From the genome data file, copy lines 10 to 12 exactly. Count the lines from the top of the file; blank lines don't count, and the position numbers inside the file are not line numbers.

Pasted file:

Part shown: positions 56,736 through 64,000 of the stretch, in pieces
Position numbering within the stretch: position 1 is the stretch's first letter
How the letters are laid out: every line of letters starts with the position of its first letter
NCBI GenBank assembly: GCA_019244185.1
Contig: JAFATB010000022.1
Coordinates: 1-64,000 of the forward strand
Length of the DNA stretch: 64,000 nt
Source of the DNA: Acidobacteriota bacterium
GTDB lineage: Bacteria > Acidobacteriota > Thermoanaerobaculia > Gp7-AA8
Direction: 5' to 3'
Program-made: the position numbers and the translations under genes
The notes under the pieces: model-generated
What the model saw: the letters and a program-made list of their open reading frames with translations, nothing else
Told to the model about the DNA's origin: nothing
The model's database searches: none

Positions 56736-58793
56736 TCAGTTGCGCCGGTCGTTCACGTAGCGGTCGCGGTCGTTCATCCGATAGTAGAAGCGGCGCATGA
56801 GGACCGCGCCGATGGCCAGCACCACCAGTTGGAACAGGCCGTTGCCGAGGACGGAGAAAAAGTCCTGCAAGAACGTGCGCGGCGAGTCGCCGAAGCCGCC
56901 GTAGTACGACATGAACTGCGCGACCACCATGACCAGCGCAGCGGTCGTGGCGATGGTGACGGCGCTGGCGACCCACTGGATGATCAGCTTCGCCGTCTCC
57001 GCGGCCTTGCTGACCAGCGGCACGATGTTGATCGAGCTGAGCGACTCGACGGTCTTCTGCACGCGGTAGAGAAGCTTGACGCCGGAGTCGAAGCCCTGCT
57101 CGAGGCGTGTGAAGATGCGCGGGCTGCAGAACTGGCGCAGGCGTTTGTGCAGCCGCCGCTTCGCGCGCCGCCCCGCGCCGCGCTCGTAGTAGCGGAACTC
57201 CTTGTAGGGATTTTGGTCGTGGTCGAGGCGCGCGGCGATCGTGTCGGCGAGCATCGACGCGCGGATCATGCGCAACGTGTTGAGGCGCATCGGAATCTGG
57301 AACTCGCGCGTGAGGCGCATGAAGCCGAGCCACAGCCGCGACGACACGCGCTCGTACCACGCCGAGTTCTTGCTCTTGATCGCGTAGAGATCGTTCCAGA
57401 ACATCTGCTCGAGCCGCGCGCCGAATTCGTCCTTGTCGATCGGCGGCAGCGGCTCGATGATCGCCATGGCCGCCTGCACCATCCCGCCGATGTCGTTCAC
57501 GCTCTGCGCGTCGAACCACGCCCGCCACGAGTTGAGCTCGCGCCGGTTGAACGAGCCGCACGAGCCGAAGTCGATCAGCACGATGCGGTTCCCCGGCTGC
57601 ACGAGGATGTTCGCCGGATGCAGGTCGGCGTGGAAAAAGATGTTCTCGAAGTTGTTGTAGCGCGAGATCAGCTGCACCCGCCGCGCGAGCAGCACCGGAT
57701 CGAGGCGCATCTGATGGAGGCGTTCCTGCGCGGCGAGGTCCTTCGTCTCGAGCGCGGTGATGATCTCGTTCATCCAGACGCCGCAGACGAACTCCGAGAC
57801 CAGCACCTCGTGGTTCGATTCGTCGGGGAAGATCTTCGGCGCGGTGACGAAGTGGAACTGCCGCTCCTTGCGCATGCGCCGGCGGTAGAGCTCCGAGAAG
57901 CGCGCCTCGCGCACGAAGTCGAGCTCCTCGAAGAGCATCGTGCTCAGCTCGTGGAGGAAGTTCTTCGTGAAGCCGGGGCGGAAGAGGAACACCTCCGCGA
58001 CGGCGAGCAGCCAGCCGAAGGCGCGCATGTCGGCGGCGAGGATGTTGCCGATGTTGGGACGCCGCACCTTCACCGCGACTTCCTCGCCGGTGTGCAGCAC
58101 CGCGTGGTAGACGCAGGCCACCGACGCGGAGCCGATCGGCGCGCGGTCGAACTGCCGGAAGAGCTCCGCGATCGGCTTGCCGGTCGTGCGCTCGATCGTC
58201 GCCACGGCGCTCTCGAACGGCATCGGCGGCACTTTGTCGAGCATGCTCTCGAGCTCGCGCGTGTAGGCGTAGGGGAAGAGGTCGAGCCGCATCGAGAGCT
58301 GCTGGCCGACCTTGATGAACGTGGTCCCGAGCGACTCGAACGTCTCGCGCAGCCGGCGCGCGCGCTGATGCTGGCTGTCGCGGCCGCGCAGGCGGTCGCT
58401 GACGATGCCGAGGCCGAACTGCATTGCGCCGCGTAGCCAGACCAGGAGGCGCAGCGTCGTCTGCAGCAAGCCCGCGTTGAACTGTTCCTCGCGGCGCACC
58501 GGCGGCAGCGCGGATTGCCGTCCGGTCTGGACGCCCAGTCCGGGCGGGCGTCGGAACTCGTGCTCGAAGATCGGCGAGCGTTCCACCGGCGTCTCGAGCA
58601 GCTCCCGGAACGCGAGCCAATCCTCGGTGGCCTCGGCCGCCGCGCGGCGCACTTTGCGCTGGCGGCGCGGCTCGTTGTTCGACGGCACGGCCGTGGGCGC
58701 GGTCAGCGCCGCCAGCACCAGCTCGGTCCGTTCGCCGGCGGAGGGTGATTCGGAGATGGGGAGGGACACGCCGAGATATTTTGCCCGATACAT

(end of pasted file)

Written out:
Direction: 5' to 3'
Program-made: the position numbers and the translations under genes
The notes under the pieces: model-generated